We don't do a lot of pure consolidation M&A. Most of the talent that we acquire is talent that we don’t exactly have today. When we are bringing acquired teams, we often can give them ownership over their domain. 

In cases when we are combining them with another team, even in those cases sometimes we’ve given them the ownership over the combined total. We make a lot of acquisitions where we are lacking leadership in a certain market and we are using the acquisition to go out and get that leadership. 

Do you ever get some resentment around title changes?

Titles are of varying importance to different people and our title structure is never going to correlate to everybody else’s title structure, so that is always a negotiation, but we are usually able to work things out on that front.

The trickier parts are when we are bringing a team in and there is already a team there, so we need to get those teams to work together. Sometimes it doesn't always work out for every single person in the equation, but we generally try to bring in teams that are a good fit from the beginning. 

How do you plan for what competencies you’ll need in 12 months?

We have a lot of different services and capabilities that we offer where we are falling short, and that becomes a part of our strategic review process. Our executives meet quarterly and then, more frequently than that, on a more formal basis constantly to review where we have strengths and weaknesses and where our strategic priorities need to be. 

What are those key characteristics that define culture fit?

Culture is about so much more than corporate values or personalities. It extends into the organization in terms of how each company does business day-to-day.

How do we contract with our clients, maintain relationships, or resolve an issue with a client or internally? Who is making decisions? Do we have a consensus-based culture or more of a command and control culture?

Those are the things we want to understand as we are doing cultural diligence and that is going to require more than just talking to the CEO. 

The CEO and the C suite are going to have one view, but two layers down it’s going to be a different story potentially. We try to go a layer or two down. We can see how they operate by how they run their financial process, reporting, and forecasting, how they conduct their marketing or HR processes.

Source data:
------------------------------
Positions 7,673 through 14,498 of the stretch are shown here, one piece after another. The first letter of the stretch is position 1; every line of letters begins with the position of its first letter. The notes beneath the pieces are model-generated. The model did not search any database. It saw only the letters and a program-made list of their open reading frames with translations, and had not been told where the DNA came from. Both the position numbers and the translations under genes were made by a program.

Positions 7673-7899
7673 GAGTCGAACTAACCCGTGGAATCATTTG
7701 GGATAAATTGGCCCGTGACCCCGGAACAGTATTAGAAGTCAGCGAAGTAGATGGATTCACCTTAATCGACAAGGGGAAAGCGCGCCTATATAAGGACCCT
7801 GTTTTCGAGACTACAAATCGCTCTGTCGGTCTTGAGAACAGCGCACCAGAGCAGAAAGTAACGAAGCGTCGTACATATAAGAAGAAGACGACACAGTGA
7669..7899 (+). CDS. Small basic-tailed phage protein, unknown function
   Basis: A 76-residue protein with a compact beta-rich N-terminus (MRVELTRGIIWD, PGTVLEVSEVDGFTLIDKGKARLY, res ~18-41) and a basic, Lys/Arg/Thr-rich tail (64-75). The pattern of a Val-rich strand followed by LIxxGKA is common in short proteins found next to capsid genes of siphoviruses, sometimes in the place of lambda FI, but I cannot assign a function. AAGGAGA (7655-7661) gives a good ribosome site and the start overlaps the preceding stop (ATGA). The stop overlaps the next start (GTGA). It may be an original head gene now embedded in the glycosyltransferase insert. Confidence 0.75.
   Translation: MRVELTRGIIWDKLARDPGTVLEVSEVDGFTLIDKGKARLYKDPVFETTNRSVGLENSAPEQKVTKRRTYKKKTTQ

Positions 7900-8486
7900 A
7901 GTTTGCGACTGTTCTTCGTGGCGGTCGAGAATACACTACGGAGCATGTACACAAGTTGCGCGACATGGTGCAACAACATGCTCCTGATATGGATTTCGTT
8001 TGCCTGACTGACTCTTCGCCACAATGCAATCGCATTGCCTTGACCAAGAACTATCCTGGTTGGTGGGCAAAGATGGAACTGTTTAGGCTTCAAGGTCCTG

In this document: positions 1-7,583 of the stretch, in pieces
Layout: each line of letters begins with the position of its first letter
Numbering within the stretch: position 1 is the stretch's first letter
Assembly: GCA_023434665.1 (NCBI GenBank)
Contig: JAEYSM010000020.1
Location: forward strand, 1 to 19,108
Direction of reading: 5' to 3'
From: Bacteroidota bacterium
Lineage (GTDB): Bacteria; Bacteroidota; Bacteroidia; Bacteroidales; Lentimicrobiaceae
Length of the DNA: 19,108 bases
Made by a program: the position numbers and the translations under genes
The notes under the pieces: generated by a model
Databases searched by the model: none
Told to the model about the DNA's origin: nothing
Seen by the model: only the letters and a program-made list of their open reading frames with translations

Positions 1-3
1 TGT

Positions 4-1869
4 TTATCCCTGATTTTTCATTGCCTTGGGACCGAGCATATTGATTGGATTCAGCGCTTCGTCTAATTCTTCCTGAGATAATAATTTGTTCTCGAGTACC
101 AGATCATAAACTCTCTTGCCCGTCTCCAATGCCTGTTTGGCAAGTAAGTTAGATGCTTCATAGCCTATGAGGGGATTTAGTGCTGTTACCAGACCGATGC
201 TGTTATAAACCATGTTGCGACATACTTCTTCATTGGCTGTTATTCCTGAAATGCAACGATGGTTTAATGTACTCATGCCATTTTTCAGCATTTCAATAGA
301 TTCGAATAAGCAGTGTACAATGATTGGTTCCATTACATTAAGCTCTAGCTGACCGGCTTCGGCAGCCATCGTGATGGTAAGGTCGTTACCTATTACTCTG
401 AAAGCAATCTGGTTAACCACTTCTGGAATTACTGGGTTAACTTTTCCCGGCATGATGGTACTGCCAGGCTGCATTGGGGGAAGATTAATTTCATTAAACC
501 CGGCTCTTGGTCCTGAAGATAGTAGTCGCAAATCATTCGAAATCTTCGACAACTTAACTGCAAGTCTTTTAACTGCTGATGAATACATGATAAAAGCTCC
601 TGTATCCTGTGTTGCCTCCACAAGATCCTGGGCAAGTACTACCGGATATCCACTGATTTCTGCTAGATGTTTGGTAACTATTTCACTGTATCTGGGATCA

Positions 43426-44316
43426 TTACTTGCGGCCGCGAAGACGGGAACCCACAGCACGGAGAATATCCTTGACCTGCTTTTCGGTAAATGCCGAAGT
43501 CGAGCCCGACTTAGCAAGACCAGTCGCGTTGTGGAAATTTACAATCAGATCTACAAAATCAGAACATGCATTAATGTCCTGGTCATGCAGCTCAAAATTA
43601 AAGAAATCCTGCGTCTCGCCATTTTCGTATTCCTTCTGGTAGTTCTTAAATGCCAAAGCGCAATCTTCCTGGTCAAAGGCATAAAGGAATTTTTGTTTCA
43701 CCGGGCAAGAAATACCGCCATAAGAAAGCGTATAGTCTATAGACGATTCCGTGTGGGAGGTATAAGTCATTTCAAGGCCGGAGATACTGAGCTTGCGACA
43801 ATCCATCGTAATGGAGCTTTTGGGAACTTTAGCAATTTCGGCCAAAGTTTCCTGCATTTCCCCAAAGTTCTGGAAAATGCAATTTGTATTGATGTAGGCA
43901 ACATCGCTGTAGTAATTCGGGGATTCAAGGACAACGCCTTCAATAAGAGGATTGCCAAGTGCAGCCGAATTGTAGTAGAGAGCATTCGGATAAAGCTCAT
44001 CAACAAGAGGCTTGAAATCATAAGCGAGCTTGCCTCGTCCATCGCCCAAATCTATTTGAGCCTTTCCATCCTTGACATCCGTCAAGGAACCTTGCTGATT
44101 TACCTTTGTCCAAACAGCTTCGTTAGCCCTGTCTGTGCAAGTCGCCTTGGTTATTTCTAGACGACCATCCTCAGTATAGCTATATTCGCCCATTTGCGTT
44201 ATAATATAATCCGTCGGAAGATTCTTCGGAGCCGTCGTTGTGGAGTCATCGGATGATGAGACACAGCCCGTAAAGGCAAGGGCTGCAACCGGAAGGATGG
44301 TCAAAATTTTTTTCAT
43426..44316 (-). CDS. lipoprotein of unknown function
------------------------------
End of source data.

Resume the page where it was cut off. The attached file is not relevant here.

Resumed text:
For us, cultural due diligence is almost a layer that hangs over every element of diligence because it is going to shine through in every interaction.  

What are some of the titles that you’d want to speak to?

We want to talk to not just the CFO, but also the Director of VP in finance, the person who is doing most of the work in working with the systems day to day, somebody in the trenches.

Functional leaders or functional leaders number two can be helpful. Also, if we are looking at a firm that has more of an infrastructure around sales or customer support we want to talk to some folks there as well. 

You are not looking at cultural rituals. You are looking at the way they deal with issues and make decisions.

Absolutely. We’ve, in certain cases, also asked how do you conduct your annual review process? How do you determine compensation? How do you determine bonuses every year? For some of the key talent that we are going to put retention out to, we might ask for their performance reviews in the last couple of years. 

Tell me about the time when you walked away from a deal because of bad cultural fit and why?

There have been several situations, we’ve met with some other firms for consideration for acquisition where it was not as collaborative of culture as ours. If we’ve read some concerning things on Glassdoor that made us pause too.

Sometimes our interactions with the CEO or the owner are not good. In most situations, we've walked away earlier, before we got too deep into a process. 

What are some challenges you may face in talent-based acquisitions?